Despite our differences in maturity, despite our differences of background, color, language, or family, despite our differences in political persuasion, despite our differences in worship preferences, even despite our differences in location, it is that faith that unites us as believers in Jesus Christ. Why unity in the faith? Because the faith is foundational. It is time that we stop dividing over these things when God calls us to unity in the faith.

Monday, June 29, 2020

Unity in the Faith (Pt 1)


One of the guiding principles of the church I am currently serving is, unity in the Faith. That statement raises several questions. What is unity? What is the Faith? Why unity in the Faith rather than unity in something else? What is it that unifies believers? Etc. Throughout this week I will attempt to answer at least some of these questions. Let’s begin with the question of unity. What is unity?
Jesus prayed, in John 17:20-21
I do not ask for these only, but also for those who will believe in me through their word, that they may all be one, just as you, Father, are in me, and I in you, that they also may be in us, so that the world may believe that you have sent me.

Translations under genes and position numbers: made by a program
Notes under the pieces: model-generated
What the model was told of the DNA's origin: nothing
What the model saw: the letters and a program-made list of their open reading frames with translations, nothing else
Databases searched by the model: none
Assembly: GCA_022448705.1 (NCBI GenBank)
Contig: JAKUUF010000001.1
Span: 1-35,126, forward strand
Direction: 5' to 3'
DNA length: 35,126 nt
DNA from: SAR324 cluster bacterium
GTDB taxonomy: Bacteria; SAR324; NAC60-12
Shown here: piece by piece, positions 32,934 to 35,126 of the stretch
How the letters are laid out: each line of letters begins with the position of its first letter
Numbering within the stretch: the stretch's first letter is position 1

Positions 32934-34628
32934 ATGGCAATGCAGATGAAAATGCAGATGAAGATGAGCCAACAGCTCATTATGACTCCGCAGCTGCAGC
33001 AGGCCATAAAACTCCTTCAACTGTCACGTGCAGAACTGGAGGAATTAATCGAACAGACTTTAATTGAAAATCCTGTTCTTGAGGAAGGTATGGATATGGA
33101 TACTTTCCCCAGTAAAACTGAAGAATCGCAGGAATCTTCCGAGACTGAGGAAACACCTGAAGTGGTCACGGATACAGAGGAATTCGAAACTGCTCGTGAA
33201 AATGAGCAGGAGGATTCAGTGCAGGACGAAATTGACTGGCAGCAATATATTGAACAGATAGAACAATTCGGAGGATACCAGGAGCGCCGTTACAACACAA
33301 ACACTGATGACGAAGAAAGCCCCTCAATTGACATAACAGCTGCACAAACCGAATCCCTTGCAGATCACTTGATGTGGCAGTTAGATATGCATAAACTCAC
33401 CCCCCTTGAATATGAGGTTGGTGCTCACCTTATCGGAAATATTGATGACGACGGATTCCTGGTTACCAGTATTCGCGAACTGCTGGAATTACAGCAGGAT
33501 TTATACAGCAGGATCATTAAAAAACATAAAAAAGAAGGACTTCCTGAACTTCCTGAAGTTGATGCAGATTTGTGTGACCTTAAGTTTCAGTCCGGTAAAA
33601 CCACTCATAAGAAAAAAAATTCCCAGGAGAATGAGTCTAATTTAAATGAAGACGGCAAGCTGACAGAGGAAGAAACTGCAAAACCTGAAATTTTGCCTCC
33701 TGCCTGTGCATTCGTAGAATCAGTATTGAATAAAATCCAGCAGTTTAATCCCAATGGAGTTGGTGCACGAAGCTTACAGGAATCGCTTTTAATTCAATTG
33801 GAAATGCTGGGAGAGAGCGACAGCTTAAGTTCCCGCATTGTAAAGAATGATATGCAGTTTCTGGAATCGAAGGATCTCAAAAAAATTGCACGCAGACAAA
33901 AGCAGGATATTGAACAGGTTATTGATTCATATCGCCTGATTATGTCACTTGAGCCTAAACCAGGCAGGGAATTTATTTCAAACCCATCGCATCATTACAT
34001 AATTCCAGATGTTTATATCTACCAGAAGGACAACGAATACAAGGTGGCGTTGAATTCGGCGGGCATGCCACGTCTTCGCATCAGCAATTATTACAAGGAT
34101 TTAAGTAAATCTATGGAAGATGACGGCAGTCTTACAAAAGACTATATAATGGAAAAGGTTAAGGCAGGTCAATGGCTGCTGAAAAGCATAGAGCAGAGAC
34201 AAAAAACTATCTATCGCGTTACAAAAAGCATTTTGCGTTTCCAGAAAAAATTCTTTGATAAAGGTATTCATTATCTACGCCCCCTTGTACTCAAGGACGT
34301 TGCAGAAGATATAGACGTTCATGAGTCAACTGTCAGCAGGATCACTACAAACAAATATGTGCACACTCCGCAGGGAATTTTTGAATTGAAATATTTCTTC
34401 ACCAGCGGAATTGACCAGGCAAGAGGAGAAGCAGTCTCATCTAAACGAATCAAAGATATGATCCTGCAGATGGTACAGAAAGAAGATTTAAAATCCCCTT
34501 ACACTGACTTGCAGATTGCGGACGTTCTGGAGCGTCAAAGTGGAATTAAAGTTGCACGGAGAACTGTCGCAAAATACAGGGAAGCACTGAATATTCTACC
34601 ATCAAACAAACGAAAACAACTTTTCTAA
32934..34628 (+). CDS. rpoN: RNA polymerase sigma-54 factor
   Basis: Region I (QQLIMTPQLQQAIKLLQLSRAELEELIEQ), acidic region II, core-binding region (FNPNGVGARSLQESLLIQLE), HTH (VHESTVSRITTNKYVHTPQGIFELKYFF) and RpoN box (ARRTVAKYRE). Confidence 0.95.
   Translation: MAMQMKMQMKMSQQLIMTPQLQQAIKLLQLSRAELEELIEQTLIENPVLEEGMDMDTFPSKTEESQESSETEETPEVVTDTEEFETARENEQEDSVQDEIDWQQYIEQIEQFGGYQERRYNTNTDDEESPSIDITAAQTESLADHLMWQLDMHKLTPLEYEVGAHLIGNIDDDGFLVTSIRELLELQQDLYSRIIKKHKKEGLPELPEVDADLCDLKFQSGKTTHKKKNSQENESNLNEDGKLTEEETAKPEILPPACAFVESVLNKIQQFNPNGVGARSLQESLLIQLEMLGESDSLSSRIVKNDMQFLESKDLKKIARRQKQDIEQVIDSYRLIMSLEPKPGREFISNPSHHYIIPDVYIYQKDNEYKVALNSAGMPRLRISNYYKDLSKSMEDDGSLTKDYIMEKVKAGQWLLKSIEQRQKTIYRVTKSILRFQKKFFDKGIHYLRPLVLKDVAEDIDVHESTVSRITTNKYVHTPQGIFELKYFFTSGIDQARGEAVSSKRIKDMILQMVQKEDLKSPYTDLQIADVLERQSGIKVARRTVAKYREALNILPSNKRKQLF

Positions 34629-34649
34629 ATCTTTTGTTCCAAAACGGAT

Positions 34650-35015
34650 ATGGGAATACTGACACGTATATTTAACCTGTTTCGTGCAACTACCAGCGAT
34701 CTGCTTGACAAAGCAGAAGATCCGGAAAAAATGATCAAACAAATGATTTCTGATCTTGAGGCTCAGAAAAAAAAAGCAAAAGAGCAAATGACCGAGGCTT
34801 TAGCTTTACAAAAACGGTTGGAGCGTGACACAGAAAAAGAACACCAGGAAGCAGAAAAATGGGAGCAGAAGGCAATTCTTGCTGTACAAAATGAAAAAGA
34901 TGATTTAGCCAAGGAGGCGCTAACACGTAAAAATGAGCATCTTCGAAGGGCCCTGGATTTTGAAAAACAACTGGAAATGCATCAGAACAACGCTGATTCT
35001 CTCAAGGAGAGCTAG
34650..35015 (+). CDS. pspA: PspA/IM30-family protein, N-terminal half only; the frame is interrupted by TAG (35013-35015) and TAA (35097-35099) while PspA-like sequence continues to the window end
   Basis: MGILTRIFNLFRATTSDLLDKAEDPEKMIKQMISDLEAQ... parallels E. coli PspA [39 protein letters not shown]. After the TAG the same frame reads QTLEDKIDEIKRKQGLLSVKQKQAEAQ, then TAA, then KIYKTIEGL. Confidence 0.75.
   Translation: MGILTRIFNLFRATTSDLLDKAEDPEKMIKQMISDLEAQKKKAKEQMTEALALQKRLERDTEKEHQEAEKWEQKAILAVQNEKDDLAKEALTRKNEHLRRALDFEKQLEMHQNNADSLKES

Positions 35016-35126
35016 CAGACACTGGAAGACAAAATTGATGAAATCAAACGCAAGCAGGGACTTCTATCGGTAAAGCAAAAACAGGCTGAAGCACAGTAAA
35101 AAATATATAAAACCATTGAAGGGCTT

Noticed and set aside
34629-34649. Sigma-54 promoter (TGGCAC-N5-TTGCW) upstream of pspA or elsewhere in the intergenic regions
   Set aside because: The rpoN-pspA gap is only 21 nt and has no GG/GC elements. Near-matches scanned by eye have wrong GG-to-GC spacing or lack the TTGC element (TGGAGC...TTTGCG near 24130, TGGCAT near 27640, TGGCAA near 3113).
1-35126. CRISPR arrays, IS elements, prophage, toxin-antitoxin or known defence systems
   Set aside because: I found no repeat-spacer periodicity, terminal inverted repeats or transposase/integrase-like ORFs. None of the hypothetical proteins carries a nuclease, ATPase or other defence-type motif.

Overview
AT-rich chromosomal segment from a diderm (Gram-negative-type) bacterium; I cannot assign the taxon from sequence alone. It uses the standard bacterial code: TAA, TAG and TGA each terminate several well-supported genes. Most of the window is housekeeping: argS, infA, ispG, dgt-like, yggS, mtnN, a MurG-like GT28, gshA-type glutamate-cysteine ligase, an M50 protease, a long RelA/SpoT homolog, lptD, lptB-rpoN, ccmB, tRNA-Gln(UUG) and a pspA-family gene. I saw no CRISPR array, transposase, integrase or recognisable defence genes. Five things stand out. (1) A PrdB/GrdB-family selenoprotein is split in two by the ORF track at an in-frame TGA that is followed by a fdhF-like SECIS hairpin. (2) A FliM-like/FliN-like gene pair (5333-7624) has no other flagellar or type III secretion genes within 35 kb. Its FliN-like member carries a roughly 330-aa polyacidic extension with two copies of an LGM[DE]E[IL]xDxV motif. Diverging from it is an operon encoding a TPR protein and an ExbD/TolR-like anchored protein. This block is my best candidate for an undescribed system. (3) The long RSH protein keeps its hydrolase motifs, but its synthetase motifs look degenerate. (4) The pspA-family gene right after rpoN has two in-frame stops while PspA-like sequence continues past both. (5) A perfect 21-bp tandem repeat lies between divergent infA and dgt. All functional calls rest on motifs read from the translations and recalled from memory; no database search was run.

His prayer was that we, as believers in Jesus Christ, would be one as he and the Father are one. What does unity between the Father and the Son look like? After asserting, “So the Father is God, the Son is God, and the Holy Spirit is God; And yet they are not three Gods, but one God,” the Athanasian Creed goes on to say,

There is one Father, not three Fathers; one Son, not three Sons; one Holy Spirit, not three Holy Spirits. And in this Trinity none is afore or after another; none is greater or less than another. But the whole three persons are coeternal, and coequal.

There is one God, but three coeternal, coequal persons. That is a mystery we cannot wrap our heads around, but we can believe it. The Father is not the Son; the Son is not the Spirit, the Spirit is not the Father, but Father, Son, and Spirit is one God. When Jesus says that he and the Father are one, he is not talking about uniformity. He is talking about unity. They are coequal, coeternal, and one God, yet they are not the same.